The Role of Middleware in Architecture-Based Software Development
International journal of software engineering and knowledge engineering
Software architectures promote development focused on modular functional building blocks (components), their interconnections (configurations), and their interactions (connectors). Since architecture-level components often contain complex functionality, it is reasonable to expect that their interactions will be complex as well. Middleware technologies such as CORBA, COM, and RMI provide a set of predefined services for enabling component composition and interaction. However, the potential role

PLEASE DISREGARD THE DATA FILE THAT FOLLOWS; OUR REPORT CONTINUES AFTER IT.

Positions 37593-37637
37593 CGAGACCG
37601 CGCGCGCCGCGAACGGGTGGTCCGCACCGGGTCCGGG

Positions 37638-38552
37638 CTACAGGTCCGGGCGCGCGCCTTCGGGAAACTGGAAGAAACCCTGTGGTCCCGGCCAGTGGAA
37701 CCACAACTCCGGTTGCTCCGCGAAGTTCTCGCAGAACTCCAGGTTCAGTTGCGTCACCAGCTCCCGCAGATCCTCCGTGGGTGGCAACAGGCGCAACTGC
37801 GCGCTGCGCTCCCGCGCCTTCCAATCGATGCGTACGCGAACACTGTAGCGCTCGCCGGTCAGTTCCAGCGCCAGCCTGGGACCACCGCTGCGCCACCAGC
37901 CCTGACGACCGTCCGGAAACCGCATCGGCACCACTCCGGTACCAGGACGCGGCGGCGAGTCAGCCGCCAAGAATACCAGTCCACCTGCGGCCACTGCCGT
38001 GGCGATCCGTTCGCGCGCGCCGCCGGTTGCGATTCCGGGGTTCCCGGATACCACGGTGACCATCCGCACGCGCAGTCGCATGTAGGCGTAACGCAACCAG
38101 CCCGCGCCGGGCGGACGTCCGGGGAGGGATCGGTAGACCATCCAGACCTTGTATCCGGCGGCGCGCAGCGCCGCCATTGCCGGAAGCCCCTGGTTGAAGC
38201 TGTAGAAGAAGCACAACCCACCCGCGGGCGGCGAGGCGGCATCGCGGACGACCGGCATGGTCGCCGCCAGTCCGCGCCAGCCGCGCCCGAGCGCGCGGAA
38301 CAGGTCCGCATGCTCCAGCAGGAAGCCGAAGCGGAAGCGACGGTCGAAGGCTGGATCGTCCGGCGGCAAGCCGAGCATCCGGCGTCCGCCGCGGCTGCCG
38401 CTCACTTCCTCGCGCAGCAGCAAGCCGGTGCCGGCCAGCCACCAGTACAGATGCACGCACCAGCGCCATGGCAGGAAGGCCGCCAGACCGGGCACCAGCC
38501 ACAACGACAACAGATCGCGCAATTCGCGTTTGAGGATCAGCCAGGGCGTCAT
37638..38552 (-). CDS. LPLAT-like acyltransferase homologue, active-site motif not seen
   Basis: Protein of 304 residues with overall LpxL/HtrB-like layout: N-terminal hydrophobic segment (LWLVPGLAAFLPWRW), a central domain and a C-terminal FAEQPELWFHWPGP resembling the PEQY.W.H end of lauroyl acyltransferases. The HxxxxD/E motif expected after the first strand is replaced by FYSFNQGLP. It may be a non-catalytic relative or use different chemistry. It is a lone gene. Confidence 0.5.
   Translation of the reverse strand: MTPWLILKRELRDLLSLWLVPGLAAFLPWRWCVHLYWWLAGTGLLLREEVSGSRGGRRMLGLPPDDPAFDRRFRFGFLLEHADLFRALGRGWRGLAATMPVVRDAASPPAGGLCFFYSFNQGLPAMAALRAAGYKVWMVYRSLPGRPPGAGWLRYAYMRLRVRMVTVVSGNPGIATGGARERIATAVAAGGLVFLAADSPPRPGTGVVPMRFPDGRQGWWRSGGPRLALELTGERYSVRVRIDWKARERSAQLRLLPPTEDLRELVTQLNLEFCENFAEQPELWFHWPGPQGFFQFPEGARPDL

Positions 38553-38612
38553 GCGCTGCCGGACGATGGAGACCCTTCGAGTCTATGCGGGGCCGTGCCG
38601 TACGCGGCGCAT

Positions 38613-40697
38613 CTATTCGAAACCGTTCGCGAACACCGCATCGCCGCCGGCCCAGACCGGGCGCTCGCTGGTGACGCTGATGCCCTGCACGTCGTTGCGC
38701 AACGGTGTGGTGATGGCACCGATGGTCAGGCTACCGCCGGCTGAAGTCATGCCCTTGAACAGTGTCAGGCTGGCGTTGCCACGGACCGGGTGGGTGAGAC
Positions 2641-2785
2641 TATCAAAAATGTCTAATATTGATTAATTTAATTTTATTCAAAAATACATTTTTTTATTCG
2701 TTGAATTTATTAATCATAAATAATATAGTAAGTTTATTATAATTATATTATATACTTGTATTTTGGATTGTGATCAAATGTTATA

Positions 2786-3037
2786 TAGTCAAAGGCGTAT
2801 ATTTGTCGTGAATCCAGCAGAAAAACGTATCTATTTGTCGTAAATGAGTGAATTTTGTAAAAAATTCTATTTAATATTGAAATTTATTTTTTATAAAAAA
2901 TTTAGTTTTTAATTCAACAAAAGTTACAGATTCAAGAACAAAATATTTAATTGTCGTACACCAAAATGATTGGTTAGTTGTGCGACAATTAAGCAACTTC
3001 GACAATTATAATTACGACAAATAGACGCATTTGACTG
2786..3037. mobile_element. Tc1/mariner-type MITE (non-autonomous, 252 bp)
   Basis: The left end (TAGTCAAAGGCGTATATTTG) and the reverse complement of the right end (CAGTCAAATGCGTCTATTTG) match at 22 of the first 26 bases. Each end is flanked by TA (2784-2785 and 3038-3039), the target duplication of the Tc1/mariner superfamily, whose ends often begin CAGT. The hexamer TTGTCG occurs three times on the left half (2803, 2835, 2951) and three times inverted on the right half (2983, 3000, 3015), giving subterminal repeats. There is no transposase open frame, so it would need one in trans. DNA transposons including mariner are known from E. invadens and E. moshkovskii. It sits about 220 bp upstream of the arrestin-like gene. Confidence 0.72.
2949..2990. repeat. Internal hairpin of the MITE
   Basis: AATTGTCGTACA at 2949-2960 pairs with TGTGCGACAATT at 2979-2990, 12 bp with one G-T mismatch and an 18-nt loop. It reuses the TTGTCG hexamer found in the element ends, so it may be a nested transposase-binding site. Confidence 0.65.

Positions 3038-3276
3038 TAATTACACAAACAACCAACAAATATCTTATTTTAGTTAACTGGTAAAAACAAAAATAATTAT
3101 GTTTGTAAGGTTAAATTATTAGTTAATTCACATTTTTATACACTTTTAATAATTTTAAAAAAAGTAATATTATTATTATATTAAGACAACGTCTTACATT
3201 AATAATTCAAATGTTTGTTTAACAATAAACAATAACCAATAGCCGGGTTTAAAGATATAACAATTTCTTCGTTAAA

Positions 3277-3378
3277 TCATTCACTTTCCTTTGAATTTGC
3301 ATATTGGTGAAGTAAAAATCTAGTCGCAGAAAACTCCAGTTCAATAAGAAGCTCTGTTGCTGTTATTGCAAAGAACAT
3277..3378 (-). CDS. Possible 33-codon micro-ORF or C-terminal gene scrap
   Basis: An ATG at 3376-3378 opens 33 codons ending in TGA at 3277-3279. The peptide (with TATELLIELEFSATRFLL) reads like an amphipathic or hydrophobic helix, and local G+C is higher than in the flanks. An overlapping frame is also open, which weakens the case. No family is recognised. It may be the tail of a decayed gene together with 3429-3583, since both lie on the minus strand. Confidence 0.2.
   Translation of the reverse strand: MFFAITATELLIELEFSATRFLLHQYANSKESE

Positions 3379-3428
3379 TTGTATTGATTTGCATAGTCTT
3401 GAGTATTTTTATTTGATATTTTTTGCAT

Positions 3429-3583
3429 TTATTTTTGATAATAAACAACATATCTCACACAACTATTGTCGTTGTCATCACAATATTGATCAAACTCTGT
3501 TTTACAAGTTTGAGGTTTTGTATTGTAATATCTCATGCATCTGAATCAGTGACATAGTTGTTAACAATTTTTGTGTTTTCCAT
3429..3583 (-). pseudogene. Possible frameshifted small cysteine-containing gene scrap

... f such services in the implementations of software architectures is not well understood. In practice, middleware can resolve various types of component heterogeneity -across platform and language boundaries, for instance -but also can induce unwanted architectural constraints on application development. We present an approach in which components communicate through architecture-level software connectors that are implemented using middleware. This approach preserves the properties of the architecture-level connectors while leveraging the beneficial capabilities of the underlying middleware. We have implemented this approach in the context of a component-and message-based architectural style called C2 and demonstrated its utility in the context of several diverse applications. We argue that our approach provides a systematic and reasonable way to bridge the gap between architecture-level connectors and implementation-level middleware packages. not only do they implement complex functional parts of the system, they may also be implemented by different organizations, written in different programming languages, run on different platforms, and have divergent expectations about the properties of systems of which they are a part. This leads to the well-known problems of component integration and architectural mismatch. Being able to connect software components in spite of such heterogeneity and then reason about their interconnections is vital for successful system integration. Most software architecture research has focused on modeling and creating systems with explicit software connectors. These connectors are first-class software entities and facilitate the communication among two or more components. At the architectural level, connectors are high level abstractions that prescribe properties of component interconnections. Having these prescriptions available at design time facilitates modeling and analysis of the software system's design. Depending on the nature of the application, software connectors may be simple (a UNIX pipe or a local message bus) or complex (flexible publish/subscribe connectors across machine boundaries). These connectors are often part of a larger architectural style -a set of design constraints and patterns that elicit well-understood, beneficial system properties  . Unfortunately, to date, few approaches to architecture-driven development have explored how to implement connectors that match the architectural properties specified at design-time. Implementation-time connection of heterogeneous software components has traditionally been the domain of middleware  . Different kinds of component heterogeneity can be (partially) resolved by off-the-shelf middleware solutions like CORBA , COM [33, 37] , and JMS  . Middleware can help system integrators and architects to integrate components across platform, language, and machine boundaries. However, using middleware often induces certain architectural constraints on a system that may not be desirable  . For instance, using RPCbased middleware like CORBA implies that all components must communicate using RPC. This can have widespread effects on the design and analysis of any CORBA-based system. The properties of middleware may or may not match the properties of a connector specified in a software system's architecture, leading to mismatch between a software system's implementation and its design. The relationship between architecture and middleware and their respective shortcomings suggest the possibility of coupling architecture modeling and analysis approaches with middleware technologies in order to get "the best of both worlds". Given that architectures are intended to describe systems at a high-level of abstraction, directly refining an architectural model into a design or implementation may not be possible. One reason is that the decision space rapidly expands with the decrease in abstraction levels: at the design level, constructs such as classes with attributes, operations, and associations, instances of objects collaborating in a scenario, and so forth, are identified; the implementation further requires the selection and instantiation of specific data structures and algorithms, interoperation with existing libraries, deployment of modules across process and machine boundaries, The Role of Middleware in Architecture-Based Software Development 369 and so forth. One proposed solution to this problem has been to provide mechanisms for refining an architectural model into its implementation via a sequence of intermediate models [4, 22, 28, 29] . However, the resulting approaches have had to trade off the engineer's confidence in the fidelity of a lower-level model to the higher-level one against the practicality of the adopted technique  . Furthermore, to a large extent, the existing refinement approaches have failed to take advantage of a growing body of existing (implemented) components that may be reusable "as is". This paper pursues another strategy. We view software connectors as pieces of software that provide a service that connects components. This service has welldefined and well-understood properties, as specified at the architectural level. A middleware solution, or a combination of middlewares, can be used to facilitate implementation of this connector. Thus, the connector's properties influence the choice of middleware, rather than the middleware's characteristics affecting the properties of the connector. For example, a connector that uses message-based communication will probably be easier to implement using message-based middleware than using RPC-based middleware (although it is possible to use RPC-based middleware for this purpose, as we will show). The middleware used to implement a connector can also be influenced by other factors such as cost, ease of deployment, and implementation-level concerns like programming languages or platforms. An RPC-based connector that is used to connect Java components suggests that RMI is a better middleware than, say, COM. Thus, we hypothesize that component interconnections can be designed at the architectural level and then facilitated by middleware, rather than having the choice of middleware constrain the connections between components. We have conducted a series of case studies to validate our hypothesis. A specific architectural style, C2, has been used as the basis for this investigation [24, 36] . In evaluating our approach, we learned several valuable lessons about integrating middleware into software connectors. Our results are promising and indicate that a successful marriage of architecture-and middleware-based techniques and technologies is indeed possible. The rest of this paper is organized as follows: Section 2 discusses background material related to connectors and middleware. Section 3 discusses our approach in detail. Section 4 describes the applications we built using our approach and the lessons we learned from building these applications. Section 5 addresses general lessons learned and future directions for this work. Section 6 finishes the paper, covering the conclusions from our work. Background Exploring the relationship between software architecture-level connectors and middleware requires an understanding of existing architectural models for software connectors and the capabilities of modern middleware systems.